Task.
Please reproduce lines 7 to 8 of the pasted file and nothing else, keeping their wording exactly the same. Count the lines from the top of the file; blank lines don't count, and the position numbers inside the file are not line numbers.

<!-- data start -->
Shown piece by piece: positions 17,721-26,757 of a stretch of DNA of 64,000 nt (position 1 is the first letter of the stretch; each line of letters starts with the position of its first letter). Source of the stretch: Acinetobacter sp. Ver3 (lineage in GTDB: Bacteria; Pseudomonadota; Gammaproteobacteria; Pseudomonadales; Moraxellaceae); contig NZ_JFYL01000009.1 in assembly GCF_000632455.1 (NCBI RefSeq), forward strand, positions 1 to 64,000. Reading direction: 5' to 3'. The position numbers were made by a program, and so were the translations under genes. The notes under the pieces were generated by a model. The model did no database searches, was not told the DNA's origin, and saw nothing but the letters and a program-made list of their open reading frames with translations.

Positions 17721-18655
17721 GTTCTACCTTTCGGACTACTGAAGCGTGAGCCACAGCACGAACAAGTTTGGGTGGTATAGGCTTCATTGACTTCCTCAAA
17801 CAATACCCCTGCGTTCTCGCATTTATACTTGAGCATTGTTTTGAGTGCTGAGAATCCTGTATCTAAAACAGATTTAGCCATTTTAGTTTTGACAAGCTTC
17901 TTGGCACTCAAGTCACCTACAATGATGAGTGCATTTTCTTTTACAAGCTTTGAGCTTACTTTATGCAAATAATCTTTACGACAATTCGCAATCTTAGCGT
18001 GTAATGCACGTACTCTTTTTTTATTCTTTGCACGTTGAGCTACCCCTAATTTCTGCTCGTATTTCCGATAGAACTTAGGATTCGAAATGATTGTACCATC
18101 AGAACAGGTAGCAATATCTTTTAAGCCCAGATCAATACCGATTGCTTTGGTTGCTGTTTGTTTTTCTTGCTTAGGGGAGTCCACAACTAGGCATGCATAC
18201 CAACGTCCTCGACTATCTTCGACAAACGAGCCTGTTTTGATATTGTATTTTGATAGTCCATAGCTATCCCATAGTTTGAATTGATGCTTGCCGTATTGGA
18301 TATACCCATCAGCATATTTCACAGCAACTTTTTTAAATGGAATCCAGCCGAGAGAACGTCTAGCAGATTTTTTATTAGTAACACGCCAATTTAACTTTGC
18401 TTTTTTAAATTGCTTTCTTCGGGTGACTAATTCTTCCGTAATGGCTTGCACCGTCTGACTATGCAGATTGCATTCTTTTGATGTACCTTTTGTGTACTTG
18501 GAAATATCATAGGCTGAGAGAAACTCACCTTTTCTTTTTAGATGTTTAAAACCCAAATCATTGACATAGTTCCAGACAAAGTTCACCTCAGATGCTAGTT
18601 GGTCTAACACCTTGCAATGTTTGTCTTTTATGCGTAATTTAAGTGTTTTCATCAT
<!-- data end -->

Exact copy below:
18101 AGAACAGGTAGCAATATCTTTTAAGCCCAGATCAATACCGATTGCTTTGGTTGCTGTTTGTTTTTCTTGCTTAGGGGAGTCCACAACTAGGCATGCATAC
18201 CAACGTCCTCGACTATCTTCGACAAACGAGCCTGTTTTGATATTGTATTTTGATAGTCCATAGCTATCCCATAGTTTGAATTGATGCTTGCCGTATTGGA